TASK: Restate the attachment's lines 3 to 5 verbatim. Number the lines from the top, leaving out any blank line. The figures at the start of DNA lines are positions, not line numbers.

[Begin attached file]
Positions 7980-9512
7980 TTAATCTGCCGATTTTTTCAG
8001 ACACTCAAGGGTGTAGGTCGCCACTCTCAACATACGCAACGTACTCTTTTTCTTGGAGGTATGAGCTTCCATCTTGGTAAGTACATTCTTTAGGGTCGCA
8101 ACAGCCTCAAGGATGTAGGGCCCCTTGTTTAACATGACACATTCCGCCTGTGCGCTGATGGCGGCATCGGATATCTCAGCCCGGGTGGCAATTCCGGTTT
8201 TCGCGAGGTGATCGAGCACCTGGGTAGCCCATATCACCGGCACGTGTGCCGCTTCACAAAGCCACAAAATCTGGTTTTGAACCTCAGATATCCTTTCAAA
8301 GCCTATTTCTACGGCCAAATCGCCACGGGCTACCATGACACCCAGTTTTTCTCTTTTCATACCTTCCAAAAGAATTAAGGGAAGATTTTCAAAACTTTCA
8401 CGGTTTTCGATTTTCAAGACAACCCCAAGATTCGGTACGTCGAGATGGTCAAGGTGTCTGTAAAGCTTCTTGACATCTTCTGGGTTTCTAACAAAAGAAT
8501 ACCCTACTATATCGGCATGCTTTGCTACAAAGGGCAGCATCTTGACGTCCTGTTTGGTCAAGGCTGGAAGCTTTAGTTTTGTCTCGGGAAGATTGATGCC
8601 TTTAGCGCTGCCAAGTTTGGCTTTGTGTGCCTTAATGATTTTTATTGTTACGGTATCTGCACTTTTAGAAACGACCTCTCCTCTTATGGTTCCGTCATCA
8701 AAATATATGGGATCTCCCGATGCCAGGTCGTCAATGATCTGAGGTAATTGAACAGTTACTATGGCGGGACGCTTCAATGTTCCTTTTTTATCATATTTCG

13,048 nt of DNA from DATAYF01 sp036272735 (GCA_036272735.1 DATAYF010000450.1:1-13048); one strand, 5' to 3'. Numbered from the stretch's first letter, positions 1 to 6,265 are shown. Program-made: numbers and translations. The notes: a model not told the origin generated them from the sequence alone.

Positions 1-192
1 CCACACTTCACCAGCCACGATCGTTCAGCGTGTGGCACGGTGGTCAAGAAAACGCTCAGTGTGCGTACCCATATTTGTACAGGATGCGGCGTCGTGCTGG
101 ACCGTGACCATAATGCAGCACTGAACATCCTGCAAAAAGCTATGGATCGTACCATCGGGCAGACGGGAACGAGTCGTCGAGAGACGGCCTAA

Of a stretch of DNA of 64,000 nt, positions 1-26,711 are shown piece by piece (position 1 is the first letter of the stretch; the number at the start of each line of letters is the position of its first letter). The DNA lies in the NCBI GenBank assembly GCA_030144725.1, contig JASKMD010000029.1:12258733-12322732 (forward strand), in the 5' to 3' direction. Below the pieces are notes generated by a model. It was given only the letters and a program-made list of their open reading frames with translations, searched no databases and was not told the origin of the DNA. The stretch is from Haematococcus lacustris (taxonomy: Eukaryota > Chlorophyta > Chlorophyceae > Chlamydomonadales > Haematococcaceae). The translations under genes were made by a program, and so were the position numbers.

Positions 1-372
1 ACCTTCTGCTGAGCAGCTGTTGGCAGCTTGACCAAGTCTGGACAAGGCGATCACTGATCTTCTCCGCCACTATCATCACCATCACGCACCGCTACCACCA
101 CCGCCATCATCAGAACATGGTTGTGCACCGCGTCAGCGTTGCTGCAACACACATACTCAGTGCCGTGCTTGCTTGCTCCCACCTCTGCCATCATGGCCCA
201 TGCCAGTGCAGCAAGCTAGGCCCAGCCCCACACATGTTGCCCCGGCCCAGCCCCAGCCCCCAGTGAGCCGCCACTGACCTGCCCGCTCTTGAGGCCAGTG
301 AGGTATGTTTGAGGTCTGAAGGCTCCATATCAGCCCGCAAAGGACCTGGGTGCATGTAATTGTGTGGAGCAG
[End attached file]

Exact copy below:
8001 ACACTCAAGGGTGTAGGTCGCCACTCTCAACATACGCAACGTACTCTTTTTCTTGGAGGTATGAGCTTCCATCTTGGTAAGTACATTCTTTAGGGTCGCA
8101 ACAGCCTCAAGGATGTAGGGCCCCTTGTTTAACATGACACATTCCGCCTGTGCGCTGATGGCGGCATCGGATATCTCAGCCCGGGTGGCAATTCCGGTTT
8201 TCGCGAGGTGATCGAGCACCTGGGTAGCCCATATCACCGGCACGTGTGCCGCTTCACAAAGCCACAAAATCTGGTTTTGAACCTCAGATATCCTTTCAAA